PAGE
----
Inching forward, lunging back. A duoethnographic poetic inquiry into practitioner experiences of health and ill health

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Julia Evans
Leah Karen Salter


This contribution is, in essence, a collection of poems that the two authors wrote over a period of four weeks. The temporal element is interesting. It speaks to a commitment to “go on” (Wittgenstein, 1953) at a time of illness and recovery.

Duoethnography, as collaborative activity, invites new meaning by layering what could be seen as separate narratives and creating a dialogue between the evolving stories. This enables new meaning to evolve and intertwine. Undertaking an inquiry through poetry was an important decision. The intention being to provoke and promote creativity, to generate feelings of wellbeing at a time of depleted energy. Writing to and with each other was both an act of generosity and an act of self-preservation. Mutual support, maybe one way to frame it, but it was also outward looking, connecting with how we practice as therapists, how we are in the world, the causes we care about, all part of the awkward dance of living with health challenges.

The poems provide their own context in a way but we have wrapped prose around the main body of the paper which is written in stanza. We feel the poetry offers a window into individual, seemingly separate experiences of ill health and a developing shared narrative of “going on”. Through the writing process, it has become clear that the poetry benefitted from the scaffolding of prose, to give the reader greater insight into the structure and sense making process.

The language of inquiry speaks to what we learnt/are learning about ourselves through the process, rather than describing a research project with particular anticipated outcomes. The reflections are contained within the poems and expressed through limited words but expansive feeling.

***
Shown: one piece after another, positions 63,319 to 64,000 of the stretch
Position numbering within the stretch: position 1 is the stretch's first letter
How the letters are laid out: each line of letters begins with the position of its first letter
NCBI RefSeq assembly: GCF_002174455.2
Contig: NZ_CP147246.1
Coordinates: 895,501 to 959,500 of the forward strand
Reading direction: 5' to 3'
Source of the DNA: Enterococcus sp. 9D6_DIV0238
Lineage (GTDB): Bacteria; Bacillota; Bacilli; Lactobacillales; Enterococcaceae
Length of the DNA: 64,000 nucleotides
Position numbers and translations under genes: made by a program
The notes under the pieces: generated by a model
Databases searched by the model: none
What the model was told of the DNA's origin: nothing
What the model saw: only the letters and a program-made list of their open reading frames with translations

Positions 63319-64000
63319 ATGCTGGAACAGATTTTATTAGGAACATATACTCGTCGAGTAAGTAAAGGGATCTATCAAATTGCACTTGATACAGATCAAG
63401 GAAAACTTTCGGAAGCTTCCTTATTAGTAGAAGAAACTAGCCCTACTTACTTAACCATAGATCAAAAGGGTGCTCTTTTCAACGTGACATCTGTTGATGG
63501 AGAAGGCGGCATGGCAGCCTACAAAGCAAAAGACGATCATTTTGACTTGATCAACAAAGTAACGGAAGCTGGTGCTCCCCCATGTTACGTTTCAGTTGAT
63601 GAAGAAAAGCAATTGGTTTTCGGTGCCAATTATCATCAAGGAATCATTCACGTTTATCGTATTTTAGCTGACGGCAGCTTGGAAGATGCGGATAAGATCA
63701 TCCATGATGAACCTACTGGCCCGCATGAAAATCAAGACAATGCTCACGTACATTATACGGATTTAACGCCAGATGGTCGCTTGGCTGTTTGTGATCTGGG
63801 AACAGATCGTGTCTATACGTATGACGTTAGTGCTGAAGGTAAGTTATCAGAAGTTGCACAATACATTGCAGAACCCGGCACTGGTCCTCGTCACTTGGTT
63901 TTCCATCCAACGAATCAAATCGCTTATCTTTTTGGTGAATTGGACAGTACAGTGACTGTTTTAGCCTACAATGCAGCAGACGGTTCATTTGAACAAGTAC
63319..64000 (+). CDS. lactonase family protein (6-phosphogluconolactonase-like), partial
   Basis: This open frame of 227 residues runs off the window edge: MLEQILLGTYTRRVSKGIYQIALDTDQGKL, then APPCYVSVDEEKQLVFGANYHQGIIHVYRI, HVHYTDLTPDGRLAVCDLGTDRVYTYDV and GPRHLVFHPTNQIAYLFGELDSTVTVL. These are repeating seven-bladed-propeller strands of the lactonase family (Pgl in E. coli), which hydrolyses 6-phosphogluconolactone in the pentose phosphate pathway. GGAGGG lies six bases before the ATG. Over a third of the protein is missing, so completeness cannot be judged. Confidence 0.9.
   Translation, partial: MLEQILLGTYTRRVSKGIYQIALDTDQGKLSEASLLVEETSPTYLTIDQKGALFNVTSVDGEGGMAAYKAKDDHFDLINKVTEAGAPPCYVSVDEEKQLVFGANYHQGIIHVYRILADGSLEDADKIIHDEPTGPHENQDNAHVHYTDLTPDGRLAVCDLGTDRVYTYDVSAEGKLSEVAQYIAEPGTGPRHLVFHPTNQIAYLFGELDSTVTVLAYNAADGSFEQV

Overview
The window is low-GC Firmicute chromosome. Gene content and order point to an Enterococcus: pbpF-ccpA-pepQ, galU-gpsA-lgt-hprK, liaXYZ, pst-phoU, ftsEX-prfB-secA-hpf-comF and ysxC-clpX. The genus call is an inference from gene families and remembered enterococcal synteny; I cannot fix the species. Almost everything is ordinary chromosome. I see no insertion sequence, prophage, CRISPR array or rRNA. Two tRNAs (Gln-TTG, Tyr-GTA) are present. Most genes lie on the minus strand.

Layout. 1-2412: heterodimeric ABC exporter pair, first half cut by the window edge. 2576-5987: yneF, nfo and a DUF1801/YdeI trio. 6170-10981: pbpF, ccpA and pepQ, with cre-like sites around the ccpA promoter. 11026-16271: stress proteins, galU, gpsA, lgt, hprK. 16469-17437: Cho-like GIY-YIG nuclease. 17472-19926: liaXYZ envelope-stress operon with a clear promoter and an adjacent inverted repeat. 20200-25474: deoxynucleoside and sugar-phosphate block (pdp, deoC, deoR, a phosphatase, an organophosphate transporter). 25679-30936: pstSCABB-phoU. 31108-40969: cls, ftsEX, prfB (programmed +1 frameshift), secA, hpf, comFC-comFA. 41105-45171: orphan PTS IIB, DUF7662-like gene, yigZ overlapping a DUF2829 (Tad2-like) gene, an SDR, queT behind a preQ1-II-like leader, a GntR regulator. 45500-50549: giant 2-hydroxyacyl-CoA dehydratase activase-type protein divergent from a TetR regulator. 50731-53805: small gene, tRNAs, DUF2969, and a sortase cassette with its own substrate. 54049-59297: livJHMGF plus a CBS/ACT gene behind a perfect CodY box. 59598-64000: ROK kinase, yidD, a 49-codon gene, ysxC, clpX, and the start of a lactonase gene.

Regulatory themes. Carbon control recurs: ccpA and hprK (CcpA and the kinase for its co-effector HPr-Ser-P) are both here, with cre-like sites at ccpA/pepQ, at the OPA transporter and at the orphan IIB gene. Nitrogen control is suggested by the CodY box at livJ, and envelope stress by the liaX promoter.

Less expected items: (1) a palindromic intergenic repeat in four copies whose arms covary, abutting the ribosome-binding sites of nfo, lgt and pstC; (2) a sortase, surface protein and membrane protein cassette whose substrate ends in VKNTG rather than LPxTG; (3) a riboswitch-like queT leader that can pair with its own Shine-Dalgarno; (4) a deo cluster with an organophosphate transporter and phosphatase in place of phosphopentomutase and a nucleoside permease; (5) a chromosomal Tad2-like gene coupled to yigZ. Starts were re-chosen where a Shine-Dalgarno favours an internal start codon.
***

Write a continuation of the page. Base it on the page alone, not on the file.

Poetic inquiry aims to humanise research with an emphasis on lived experience and researcher reflexivity. In this case the researchers and their research material could be seen as one and the same thing, an “entanglement of matter and meaning” (Barad, 2007, p. 1). But they might also be seen as separated by time and space. Since writing the pieces, new

space has developed between illness and life unfolding, life that includes our practices as therapists. And new space has developed between the feelings we experienced at the time, the words we chose to convey them and how we feel now, looking back. Time and space may offer differing lenses, but maybe not.

The paper as a whole is an example of writing from within lived experience, written in poetic form. The form supported the authors to write their way through illness and into new territory of living with and beyond life impacting health conditions.

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How to Cite
Evans, J., & Salter, L. K. (2023). Inching forward, lunging back. A duoethnographic poetic inquiry into practitioner experiences of health and ill health. Murmurations: Journal of Transformative Systemic Practice, 6(1), 67–85.